Councilmember Brett Lee scoffed at the notion that fees would be “burdensome” and be passed onto the renters. He pointed out even a $100 fee, to a landlord with 100 units, being passed on to the renters amounts to a dollar per year apiece. “So go ahead, raise the rent,” he said. “It will be 20 cents per unit, a month. I think any renter in Davis would be willing to pay the twenty cents to have access to mediation services…”
He noted that “most of the actors are good actors,” “most of the rental housing is in good condition,” which leads people to question the need for inspection. Councilmember Lee argued, “The city needs a presumptive right to inspect,” he said. That allows the city to avoid having to go to Yolo County “and show probable cause.” He said, “This is a burdensome thing to have to do when many of us know that there’s an issue.”
He said that the reason the fees are low “is that we don’t want to just do blanket inspections, we want to really have the threat of inspection… there so that most of the actors will continue to be good actors, some of the people on the fence will actually invest in their properties and bring them up to standards and, for the people who don’t, there will be fines that will help cover the inspection costs.”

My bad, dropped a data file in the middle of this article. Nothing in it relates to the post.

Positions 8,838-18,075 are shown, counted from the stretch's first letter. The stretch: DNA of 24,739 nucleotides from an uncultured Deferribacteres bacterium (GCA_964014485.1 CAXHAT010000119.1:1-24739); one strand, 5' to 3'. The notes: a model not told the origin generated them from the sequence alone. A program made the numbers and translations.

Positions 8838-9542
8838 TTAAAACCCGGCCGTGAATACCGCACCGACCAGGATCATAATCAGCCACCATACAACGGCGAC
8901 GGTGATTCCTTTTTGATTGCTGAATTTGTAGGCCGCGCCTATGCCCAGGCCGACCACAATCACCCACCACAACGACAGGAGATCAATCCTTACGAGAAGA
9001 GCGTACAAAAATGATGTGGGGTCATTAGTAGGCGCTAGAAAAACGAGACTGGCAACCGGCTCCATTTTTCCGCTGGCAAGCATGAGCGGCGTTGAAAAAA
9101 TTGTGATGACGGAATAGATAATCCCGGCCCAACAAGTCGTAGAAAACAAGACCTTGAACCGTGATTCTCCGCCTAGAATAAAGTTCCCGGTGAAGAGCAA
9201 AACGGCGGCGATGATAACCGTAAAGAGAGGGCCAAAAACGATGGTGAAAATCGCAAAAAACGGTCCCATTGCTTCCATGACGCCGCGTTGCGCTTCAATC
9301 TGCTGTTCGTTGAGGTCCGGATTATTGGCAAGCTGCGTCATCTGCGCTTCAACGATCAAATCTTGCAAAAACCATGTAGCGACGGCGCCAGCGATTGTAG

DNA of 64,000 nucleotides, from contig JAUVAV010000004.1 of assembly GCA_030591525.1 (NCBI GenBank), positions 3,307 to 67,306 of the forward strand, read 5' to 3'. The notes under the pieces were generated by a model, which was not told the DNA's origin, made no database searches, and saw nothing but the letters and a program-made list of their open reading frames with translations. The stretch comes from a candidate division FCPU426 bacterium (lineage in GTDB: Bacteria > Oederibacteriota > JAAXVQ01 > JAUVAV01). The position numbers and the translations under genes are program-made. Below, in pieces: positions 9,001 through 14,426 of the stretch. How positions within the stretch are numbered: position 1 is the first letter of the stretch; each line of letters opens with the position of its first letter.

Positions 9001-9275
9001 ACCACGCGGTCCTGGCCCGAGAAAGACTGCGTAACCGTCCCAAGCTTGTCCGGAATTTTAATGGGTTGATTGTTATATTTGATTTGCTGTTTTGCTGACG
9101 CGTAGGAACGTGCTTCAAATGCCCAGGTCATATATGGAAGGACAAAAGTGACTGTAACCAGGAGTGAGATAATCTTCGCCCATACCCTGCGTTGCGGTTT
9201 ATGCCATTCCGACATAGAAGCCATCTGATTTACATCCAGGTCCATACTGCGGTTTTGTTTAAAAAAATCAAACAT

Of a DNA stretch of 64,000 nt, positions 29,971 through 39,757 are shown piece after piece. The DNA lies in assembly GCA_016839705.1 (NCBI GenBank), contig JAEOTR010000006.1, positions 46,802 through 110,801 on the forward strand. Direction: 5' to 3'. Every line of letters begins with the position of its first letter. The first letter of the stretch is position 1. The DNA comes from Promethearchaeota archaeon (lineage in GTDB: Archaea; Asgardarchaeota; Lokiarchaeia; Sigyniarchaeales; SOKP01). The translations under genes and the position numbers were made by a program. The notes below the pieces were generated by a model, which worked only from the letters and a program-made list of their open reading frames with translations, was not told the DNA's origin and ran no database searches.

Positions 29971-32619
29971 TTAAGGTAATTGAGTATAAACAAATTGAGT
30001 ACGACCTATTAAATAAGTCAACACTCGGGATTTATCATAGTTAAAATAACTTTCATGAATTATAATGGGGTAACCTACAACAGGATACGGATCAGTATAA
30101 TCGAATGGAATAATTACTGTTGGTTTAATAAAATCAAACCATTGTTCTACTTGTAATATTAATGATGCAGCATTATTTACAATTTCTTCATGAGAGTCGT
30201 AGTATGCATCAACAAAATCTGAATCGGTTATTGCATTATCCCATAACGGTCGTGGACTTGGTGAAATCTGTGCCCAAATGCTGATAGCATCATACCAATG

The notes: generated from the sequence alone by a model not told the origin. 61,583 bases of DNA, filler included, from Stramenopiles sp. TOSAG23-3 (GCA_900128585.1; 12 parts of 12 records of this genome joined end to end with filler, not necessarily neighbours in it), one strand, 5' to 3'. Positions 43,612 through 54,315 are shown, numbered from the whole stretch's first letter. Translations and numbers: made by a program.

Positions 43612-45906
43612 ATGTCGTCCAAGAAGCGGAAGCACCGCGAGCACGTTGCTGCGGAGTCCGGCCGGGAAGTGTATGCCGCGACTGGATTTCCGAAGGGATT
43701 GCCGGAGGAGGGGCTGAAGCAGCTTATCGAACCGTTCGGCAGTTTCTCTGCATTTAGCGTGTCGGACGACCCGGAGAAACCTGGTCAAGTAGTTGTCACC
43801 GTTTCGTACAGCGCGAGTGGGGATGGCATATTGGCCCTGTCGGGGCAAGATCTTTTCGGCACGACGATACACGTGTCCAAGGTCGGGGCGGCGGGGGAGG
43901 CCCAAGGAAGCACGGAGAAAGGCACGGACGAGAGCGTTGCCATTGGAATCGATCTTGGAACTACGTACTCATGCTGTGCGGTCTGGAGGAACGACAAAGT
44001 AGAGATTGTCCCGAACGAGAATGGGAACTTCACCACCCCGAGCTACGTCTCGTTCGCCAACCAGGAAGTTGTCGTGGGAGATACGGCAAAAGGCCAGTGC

“The idea is not to charge everybody a large chunk of money to subsidize the bad actors,” he said. “The good actors don’t want to be penalized – they’re doing a good job… I agree, we should focus on the bad actors.”
Councilmember Lucas Frerichs sees this as a citywide problem and shared his own horror story about renting and losing his security deposit when he left his apartment spotless. “That’s something that’s been bothersome over the years,” he said. Others had earlier shared that they had invested in professional cleaning services and in some cases even that wasn’t enough to get the security deposit back. “That’s more representative than people sort of give credit to,” he added.
“I think the local emergency contact is essential,” he said, although some had expressed concerns that 60 miles away was too far in a true emergency.
He also pushed for investing in code enforcement as a critical step to make sure that these rules are followed.